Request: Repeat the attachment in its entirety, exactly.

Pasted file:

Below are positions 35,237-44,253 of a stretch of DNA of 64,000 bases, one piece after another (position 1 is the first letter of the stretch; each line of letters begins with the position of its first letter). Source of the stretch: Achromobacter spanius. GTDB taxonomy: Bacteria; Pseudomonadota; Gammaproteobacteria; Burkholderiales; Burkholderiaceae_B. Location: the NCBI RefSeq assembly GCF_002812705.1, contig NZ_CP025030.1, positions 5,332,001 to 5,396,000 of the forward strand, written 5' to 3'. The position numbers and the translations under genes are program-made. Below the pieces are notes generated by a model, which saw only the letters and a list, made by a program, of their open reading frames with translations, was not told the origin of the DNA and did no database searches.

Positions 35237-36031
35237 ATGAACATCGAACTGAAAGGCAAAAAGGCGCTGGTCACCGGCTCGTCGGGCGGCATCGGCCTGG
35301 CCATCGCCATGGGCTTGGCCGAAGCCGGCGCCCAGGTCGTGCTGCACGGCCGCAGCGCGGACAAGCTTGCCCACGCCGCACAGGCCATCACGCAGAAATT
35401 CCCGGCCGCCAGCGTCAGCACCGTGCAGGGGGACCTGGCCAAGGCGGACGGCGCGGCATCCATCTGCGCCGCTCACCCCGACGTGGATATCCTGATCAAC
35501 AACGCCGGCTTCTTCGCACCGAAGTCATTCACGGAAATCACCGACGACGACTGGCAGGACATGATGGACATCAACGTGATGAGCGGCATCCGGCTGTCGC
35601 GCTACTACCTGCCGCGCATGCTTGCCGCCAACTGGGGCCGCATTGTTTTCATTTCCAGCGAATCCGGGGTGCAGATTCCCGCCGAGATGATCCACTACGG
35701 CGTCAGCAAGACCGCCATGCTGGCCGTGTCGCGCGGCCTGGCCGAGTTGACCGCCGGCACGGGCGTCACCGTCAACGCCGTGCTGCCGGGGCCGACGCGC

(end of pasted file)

Below are positions 35,237-44,253 of a stretch of DNA of 64,000 bases, one piece after another (position 1 is the first letter of the stretch; each line of letters begins with the position of its first letter). Source of the stretch: Achromobacter spanius. GTDB taxonomy: Bacteria; Pseudomonadota; Gammaproteobacteria; Burkholderiales; Burkholderiaceae_B. Location: the NCBI RefSeq assembly GCF_002812705.1, contig NZ_CP025030.1, positions 5,332,001 to 5,396,000 of the forward strand, written 5' to 3'. The position numbers and the translations under genes are program-made. Below the pieces are notes generated by a model, which saw only the letters and a list, made by a program, of their open reading frames with translations, was not told the origin of the DNA and did no database searches.

Positions 35237-36031
35237 ATGAACATCGAACTGAAAGGCAAAAAGGCGCTGGTCACCGGCTCGTCGGGCGGCATCGGCCTGG
35301 CCATCGCCATGGGCTTGGCCGAAGCCGGCGCCCAGGTCGTGCTGCACGGCCGCAGCGCGGACAAGCTTGCCCACGCCGCACAGGCCATCACGCAGAAATT
35401 CCCGGCCGCCAGCGTCAGCACCGTGCAGGGGGACCTGGCCAAGGCGGACGGCGCGGCATCCATCTGCGCCGCTCACCCCGACGTGGATATCCTGATCAAC
35501 AACGCCGGCTTCTTCGCACCGAAGTCATTCACGGAAATCACCGACGACGACTGGCAGGACATGATGGACATCAACGTGATGAGCGGCATCCGGCTGTCGC
35601 GCTACTACCTGCCGCGCATGCTTGCCGCCAACTGGGGCCGCATTGTTTTCATTTCCAGCGAATCCGGGGTGCAGATTCCCGCCGAGATGATCCACTACGG
35701 CGTCAGCAAGACCGCCATGCTGGCCGTGTCGCGCGGCCTGGCCGAGTTGACCGCCGGCACGGGCGTCACCGTCAACGCCGTGCTGCCGGGGCCGACGCGC